Earlier this week, the Federal Reserve reduced its monthly bond purchases by another $10 billion and gave an upbeat assessment of the economy. Not surprisingly, gold prices reacted negatively. However, going forward the gold market will be driven by physical demand from Asia, not the Fed. But while strong physical demand would provide a floor for gold prices, the winding up of the Fed's bond purchase program means gold would have limited upside potential.
It is therefore important for gold miners to adapt to the new environment by cutting costs. Barrick Gold's (NYSE:ABX) and Goldcorp's (NYSE:GG) first-quarter results indicate that they are already doing so.
The Fed continues to trim bond purchases
The Fed this week concluded its two-day monetary policy meeting. As expected, the central bank reduced its monthly bond purchases by another $10 billion to $45 billion. This was the fourth reduction to the Fed's bond purchase program. At the present rate, the Fed is likely to wind up its bond purchases before year-end.
More importantly, the Fed also gave an upbeat assessment of the U.S. economy. In a statement, the Fed said that growth in economic activity has picked up recently after having slowed sharply during the winter, in part because of adverse weather conditions.
Gold prices slipped on Thursday after the Fed's statement. However, the precious metal steadied in Asian trading on Friday. As I have said in previous articles, the Fed will have less and less of an impact on the gold market as it continues with its tapering. Indeed, the key driver for the gold market will be physical demand, which will strengthen every time there is a sharp pullback in gold prices. What this means is that gold prices will have a strong support level. At the moment this level is at around $1,200 an ounce.
Miners reduce costs, adapt to the new environment
While gold prices have strong support at around $1,200 an ounce, they also have limited upside potential without the Fed factor. I noted in a previous article that the Fed could be replaced by the European Central Bank later this year as it looks to fight low inflation and possible deflation. A quantitative easing program from the ECB would certainly boost gold prices. However, despite the growing speculation, gold miners cannot take the ECB factor into account right now. For them, the focus should be to reduce costs and adjust to the new price environment. The first quarter results of major gold mining companies suggest they are already doing so.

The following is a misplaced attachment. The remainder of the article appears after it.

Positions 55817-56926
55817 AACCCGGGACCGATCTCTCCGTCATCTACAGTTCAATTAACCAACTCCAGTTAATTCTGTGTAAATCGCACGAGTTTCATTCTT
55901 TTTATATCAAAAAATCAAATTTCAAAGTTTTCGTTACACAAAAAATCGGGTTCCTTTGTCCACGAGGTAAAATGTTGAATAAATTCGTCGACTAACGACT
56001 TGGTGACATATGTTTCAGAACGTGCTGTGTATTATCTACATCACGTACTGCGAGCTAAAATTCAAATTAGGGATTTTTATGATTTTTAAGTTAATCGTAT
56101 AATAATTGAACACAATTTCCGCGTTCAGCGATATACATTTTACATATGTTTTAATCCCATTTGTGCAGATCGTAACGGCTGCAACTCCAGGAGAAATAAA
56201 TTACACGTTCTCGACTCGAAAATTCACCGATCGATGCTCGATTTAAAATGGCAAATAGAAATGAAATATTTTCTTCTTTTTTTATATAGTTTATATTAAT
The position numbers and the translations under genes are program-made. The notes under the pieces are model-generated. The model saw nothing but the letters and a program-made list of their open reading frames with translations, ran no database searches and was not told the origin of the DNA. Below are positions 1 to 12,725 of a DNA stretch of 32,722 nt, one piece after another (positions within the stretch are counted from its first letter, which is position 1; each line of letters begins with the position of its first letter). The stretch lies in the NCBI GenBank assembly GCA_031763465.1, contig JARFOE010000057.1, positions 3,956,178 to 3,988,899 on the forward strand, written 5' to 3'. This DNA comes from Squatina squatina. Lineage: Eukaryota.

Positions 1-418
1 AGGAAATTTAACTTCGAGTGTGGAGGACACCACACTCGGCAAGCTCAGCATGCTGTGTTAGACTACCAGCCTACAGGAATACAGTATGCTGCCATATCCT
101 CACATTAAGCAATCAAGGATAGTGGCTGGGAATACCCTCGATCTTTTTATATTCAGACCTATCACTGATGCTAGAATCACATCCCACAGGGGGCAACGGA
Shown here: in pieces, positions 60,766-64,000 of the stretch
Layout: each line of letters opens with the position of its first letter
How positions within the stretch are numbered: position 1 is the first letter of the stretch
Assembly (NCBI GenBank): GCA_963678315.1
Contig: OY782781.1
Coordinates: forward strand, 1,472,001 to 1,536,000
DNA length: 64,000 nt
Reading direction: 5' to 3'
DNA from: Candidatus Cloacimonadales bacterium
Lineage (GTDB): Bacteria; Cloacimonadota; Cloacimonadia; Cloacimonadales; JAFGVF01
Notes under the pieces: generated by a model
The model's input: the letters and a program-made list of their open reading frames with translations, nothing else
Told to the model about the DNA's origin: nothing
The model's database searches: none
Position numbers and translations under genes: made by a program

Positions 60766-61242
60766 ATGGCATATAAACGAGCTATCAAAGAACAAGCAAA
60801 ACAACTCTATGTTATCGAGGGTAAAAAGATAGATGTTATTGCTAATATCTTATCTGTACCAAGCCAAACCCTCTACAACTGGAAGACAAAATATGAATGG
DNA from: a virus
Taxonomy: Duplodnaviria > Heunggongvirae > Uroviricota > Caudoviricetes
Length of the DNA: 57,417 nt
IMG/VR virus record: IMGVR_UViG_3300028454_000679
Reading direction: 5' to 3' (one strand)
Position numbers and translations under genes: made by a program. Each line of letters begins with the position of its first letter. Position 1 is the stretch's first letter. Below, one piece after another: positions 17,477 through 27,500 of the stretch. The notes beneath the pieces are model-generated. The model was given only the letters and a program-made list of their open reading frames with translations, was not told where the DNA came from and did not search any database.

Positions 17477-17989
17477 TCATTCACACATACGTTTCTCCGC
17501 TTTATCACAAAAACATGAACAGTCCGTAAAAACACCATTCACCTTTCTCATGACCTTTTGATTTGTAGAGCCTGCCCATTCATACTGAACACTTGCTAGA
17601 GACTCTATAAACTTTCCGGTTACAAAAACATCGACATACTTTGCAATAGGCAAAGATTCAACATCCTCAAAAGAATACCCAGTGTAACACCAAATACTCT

On Thursday, Goldcorp reported a sharp decline in its first quarter net earnings. The company's net earnings fell from $309 million, or $0.38 per share, in the first quarter of 2013 to $98 million, or $0.12 per share, in the first quarter of 2014.
However, investors would have been encouraged by the company's low all-in sustaining costs of $840 an ounce for the first quarter. In the same period last year, the company's all-in sustaining costs were $1,134 an ounce. While all-in sustaining costs for full-year 2014 are expected to be between $950 an ounce and $1,000 an ounce, Goldcorp would be in a position to generate free cash flow if gold prices average more than $1,200 an ounce. That seems to be likely, given the outlook for gold prices.
Goldcorp's rival Barrick Gold, whose recent merger talks with Newmont Mining (NYSE:NEM) failed to materialize, also reported significantly lower all-in sustaining costs even as it registered a sharp decline in profit. Barrick had all-in sustaining costs of $833 an ounce for the first quarter and has maintained its guidance for all-in sustaining costs of $920-$980 an ounce for the full year.
Jamie Sokalsky, president and CEO of Barrick Gold, noted that the lower all-in sustaining costs demonstrate that the company's efforts to reduce costs are delivering tangible results.
Indeed, with the cost-cutting measures starting to deliver results, and given the outlook for gold prices, this might be a good time to look at the gold mining sector.
Varun Chandan Arora has no position in any stocks mentioned. The Motley Fool has no position in any of the stocks mentioned. Try any of our Foolish newsletter services free for 30 days. We Fools may not all hold the same opinions, but we all believe that considering a diverse range of insights makes us better investors. The Motley Fool has a disclosure policy.